Gunnar Andersson. Photo: Stockholm University
Gunnar Andersson. Photo: Stockholm University

While it has been well-established that people belonging to sexual minority groups have elevated risk of suicide attempts, there has been limited  and conflicting evidence of elevated risk for death by suicide. By combining civil register data from two countries that were among the first to legalize same-sex marriages, Denmark and Sweden, researchers have addressed this question in a study published this week in the Journal of Epidemiology and Community Health.

In this study,  the largest of its kind to date, more than 28,500 individuals who entered a same-sex marriage were followed for an average of over 11 years. Overall, this group was found to be 2.3 times more likely to die by suicide compared to individuals who entered an opposite-sex marriage during the same period.

Suicide rates decreased more rapidly among those in same-sex marriages

Among those in same-sex marriages, the  excess rate of suicide mortality was highest among young people, with same-sex-married persons aged 18-34 years having a suicide rate 2.7 times higher than opposite-sex-married persons of comparable age. The protective effect of marriage otherwise was found to hold for opposite-sex and same-sex married spouses alike: those divorced or widowed from any type of marriage had  considerably higher suicide risk than those still married. 

Of note, the study found that across the years since same-sex marriage was legalized, the suicide rate has been decreasing more rapidly among people in same-sex marriages than among those in opposite-sex marriages. Comparing suicide rates in the earlier years of same-sex marriage (1989-2002) to rates in later years (2003-2016), the researchers found a 46% decrease among same-sex-married persons and  a 28% decrease among opposite-sex married individuals. 

Troubling excess of suicide deaths

”Our findings suggest that persons in same-sex marriages may be experiencing declining levels of stigma, although it is troubling that our study confirms an excess of suicide deaths in same-sex-married persons.” said lead author Dr. Annette Erlangsen, an adjunct associate professor at Department of Mental Health, Johns Hopkins Bloomberg School of Public Health and working at Danish Research Institute for Suicide Prevention. She continued: ”One could consider our findings from Denmark and Sweden, which are among the leading countries in same-sex rights, as the ’best case’-scenario. It is possible that excess mortality by suicide is even higher in sexual minority people in other countries.”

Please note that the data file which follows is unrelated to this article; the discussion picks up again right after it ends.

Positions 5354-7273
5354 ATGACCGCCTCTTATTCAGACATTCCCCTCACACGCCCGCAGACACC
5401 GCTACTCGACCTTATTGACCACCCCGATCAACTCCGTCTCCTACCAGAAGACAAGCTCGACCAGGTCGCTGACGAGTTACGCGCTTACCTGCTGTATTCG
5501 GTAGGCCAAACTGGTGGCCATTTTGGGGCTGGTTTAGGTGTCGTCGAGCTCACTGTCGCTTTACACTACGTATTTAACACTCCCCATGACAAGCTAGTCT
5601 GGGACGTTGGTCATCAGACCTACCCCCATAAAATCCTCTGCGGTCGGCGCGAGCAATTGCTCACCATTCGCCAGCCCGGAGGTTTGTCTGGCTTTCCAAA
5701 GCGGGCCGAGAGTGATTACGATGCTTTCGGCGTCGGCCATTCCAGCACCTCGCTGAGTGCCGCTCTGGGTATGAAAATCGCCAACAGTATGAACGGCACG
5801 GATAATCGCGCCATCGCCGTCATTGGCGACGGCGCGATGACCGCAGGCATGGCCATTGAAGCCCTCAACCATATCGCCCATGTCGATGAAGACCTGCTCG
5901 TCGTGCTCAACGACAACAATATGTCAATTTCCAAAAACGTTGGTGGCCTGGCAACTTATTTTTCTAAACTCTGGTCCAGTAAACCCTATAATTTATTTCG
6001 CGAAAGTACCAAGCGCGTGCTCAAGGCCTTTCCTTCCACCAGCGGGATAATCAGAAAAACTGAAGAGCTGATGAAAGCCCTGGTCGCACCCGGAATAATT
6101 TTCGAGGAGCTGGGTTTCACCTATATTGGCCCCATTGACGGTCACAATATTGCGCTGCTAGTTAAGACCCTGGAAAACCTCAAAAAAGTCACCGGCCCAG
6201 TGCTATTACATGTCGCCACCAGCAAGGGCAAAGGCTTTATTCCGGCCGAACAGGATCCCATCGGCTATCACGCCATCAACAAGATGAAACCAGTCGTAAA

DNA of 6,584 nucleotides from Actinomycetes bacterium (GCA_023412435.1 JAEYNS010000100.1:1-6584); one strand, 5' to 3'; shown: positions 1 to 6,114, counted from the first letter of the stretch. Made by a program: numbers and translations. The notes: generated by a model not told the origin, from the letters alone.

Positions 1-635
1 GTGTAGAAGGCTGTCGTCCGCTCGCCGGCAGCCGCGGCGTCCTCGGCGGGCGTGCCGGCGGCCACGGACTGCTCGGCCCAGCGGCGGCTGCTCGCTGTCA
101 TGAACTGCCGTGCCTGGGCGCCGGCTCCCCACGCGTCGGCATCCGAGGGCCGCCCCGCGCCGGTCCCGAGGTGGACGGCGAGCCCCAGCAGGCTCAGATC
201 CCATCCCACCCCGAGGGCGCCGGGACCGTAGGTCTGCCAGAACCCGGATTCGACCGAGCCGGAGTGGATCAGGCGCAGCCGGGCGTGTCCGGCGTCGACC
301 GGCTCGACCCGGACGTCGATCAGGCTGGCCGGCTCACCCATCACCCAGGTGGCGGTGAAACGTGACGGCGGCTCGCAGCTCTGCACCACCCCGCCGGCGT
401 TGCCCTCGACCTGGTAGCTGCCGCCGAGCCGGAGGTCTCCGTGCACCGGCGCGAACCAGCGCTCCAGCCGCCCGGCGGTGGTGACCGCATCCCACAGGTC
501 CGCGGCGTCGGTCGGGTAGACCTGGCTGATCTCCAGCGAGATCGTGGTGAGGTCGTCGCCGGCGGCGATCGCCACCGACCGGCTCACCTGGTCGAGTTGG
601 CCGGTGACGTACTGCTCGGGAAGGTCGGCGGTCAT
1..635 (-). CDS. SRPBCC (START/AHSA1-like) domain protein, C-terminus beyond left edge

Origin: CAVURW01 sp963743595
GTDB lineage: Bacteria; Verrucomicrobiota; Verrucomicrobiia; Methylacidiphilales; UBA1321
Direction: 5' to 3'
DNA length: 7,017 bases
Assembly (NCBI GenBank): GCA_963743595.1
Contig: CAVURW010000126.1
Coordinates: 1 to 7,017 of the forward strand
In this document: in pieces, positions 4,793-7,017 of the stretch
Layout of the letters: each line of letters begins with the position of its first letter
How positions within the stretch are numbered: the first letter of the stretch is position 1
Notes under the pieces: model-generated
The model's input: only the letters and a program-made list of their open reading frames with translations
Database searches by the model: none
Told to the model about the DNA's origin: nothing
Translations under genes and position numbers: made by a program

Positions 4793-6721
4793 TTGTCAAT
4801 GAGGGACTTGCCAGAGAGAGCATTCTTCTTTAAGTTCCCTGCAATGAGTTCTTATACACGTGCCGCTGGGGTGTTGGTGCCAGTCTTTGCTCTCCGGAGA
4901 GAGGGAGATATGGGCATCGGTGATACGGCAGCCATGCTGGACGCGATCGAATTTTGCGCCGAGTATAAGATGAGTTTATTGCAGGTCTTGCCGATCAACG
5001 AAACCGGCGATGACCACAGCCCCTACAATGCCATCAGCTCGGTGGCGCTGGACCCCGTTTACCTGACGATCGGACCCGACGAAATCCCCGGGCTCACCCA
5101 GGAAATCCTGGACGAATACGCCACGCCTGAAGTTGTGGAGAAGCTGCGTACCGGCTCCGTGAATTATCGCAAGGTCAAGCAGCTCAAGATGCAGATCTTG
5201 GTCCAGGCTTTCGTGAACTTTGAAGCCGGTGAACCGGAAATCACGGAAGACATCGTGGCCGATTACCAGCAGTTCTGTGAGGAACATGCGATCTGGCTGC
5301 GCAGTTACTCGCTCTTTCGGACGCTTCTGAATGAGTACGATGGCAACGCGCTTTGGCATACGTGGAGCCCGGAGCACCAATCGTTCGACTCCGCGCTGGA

“We are pleased to note an improvement in the suicide rate of people in same-sex marriages, which could be related to the increased awareness of LGBT-rights and protective measures from the legislative side” says Dr. Gunnar Andersson, professor in Demography at Stockholm University, Sweden.

Another study author, Dr Ann Haas, Professor Emerita in at the Department of Health Sciences at Lehman College of the City University of New York and a leading researcher on LGBT suicide , noted that, “The fact that while decreasing, suicide rates in same-sex married people remains higher than for opposite-sex married people suggests that legal marriage erases some but not all forms of sexual orientation-based stigma and discrimination that have been credibly linked to suicidal behavior in sexual minority people.” 

More about the research 

Erlangsen, Annette, Sven Drefahl, Ann Haas, Charlotte Björkenstam, Merete Nordentoft, Gunnar Andersson, "Suicide among persons who entered same-sex and opposite-sex marriage in Denmark and Sweden, 1989-2016: a binational, register-based cohort study", Journal of Epidemiology and Community Health, DOI:

Contact details

Annette Erlangsen, Department of Mental Health, Johns Hopkins Bloomberg School of Public Health & Danish Research Institute for Suicide Prevention
Phone: +61 402 165 059 / +45 4026 3918

Ann Haas, Department of Health Sciences, Lehman College, City University of New York, USA
Phone: (207) 542 1694

Gunnar Andersson, Demography Unit, Department of Sociology, Stockholm University, Stockholm, Sweden
Phone: +46 8 16 3261